With increasing demand on energy, and efforts towards protecting the environment, renewable energy has gained significant attention in recent years. Among the renewable energy resources, wind energy has been regarded as the most promising renewable, clean, and reliable energy resource, thus has become an important player in the world's energy market.

Since offshore wind fields have good features such as high steady wind speeds, and offshore wind farms can be sited such that noise and aesthetic inconveniences to the public are minimized, more and more floating wind turbines are being developed. Tension Leg Platform (TLP) –type wind turbines have good motion characteristics, namely relatively small heave/roll/pitch motions, making their efficiency of power generation very similar to those of land-based wind turbines; thus they have become very attractive candidates for offshore wind farm developments.

A three-column TLP with a 5 MW wind turbine has been developed for a water depth of 50 m. The TLP wind turbine is designed for quayside integration with the fully commissioned wind turbine at construction yard to avoid costly and high-risk offshore assembly. The fully integrated platform is wet towed to the installation site to eliminate the need to mobilize expensive crane vessels for offshore installation.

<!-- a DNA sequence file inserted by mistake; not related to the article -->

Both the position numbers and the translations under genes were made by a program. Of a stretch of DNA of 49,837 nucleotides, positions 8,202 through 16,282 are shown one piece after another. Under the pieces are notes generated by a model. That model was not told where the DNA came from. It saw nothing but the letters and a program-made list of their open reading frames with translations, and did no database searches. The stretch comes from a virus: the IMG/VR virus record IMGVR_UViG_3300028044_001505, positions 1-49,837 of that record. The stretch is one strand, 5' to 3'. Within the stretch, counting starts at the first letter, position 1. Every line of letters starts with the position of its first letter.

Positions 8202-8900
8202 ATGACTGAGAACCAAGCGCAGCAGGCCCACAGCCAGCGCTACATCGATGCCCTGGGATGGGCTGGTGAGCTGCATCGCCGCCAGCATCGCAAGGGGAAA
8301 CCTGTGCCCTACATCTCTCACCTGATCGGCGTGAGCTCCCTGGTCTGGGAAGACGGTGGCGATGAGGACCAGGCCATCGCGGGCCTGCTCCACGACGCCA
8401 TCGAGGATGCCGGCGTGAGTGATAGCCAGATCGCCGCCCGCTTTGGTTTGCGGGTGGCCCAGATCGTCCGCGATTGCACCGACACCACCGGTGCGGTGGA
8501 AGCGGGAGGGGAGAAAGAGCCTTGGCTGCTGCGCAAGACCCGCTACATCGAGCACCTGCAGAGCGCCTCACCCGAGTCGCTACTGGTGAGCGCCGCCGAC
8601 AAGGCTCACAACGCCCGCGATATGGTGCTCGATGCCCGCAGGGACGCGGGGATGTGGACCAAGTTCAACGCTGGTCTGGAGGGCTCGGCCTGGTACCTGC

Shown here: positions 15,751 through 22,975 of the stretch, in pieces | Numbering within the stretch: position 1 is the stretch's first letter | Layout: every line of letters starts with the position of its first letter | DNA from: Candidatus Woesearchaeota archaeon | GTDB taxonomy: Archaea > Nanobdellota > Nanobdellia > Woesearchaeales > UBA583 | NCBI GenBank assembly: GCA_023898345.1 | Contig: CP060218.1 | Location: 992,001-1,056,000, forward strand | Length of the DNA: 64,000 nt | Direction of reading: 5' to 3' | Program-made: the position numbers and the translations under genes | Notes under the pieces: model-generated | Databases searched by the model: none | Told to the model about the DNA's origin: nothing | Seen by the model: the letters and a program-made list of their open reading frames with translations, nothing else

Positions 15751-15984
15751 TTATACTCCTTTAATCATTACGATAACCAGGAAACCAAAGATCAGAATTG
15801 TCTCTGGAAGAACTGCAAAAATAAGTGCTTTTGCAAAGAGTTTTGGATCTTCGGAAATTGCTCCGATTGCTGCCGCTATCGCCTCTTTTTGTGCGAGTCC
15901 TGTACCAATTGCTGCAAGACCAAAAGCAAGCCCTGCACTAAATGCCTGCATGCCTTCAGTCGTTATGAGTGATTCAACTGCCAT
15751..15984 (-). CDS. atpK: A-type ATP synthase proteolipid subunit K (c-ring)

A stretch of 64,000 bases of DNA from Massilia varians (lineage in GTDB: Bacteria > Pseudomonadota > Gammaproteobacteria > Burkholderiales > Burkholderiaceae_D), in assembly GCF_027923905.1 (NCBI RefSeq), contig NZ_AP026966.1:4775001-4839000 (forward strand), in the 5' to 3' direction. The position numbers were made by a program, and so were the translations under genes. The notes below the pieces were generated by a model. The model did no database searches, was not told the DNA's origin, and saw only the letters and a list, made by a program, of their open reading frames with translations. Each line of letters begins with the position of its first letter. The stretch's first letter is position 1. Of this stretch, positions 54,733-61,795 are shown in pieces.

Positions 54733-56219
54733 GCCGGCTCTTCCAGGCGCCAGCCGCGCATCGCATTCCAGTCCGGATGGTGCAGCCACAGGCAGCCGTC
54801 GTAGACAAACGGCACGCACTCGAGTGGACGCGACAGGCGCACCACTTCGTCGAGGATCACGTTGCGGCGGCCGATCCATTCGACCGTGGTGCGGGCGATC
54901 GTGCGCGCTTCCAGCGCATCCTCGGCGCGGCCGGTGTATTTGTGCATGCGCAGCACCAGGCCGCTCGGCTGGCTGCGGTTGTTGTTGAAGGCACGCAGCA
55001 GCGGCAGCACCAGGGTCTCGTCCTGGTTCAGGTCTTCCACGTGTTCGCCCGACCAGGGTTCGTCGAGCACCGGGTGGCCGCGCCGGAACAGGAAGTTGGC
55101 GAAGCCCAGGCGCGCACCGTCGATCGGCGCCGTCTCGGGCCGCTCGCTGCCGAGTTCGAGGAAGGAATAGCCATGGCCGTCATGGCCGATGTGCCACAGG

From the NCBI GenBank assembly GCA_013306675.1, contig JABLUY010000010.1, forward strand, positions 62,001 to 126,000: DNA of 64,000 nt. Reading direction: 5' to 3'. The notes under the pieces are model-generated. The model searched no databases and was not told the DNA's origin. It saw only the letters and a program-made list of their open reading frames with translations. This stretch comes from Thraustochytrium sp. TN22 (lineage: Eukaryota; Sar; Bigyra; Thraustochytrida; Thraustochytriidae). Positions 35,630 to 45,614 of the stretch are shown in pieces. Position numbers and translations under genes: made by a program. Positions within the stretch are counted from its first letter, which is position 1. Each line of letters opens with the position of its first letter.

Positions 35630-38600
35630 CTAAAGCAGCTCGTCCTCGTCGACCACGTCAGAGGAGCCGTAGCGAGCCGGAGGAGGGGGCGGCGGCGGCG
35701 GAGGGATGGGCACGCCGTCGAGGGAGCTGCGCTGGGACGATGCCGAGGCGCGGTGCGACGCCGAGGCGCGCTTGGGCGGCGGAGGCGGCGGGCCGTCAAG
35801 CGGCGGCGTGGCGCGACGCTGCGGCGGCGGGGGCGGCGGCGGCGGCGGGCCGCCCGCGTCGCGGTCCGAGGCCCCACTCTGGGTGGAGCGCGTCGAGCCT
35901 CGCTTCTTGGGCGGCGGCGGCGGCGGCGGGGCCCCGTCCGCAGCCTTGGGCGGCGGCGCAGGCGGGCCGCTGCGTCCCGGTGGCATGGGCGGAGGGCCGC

The wind turbine was modeled using FAST (Fatigue, Aerodynamics, Structures, and Turbulence), a publicly available program that models aero-elasticity and mechanical properties of wind turbine systems, developed by the National Renewable Energy Laboratory (NREL). The hydrodynamic coefficients of the TLP were computed using WAMIT and coupled with the FAST code to simulate aeroservo-hydro-elastic responses.

Platform motions; accelerations at nacelle; mooring tensions; eigen frequencies of tower; fore-aft shear, side-to-side shear, and vertical forces at tower base; side-to-side bending,fore-aft bending, and yaw moments at tower base; electric power generated. These are the major results analyzed and discussed in 50-yrp and 100-yrp environmental conditions. Key features of the wind turbine global responses due to hydrodynamic-aerodynamic coupled effects have been presented and highlighted.

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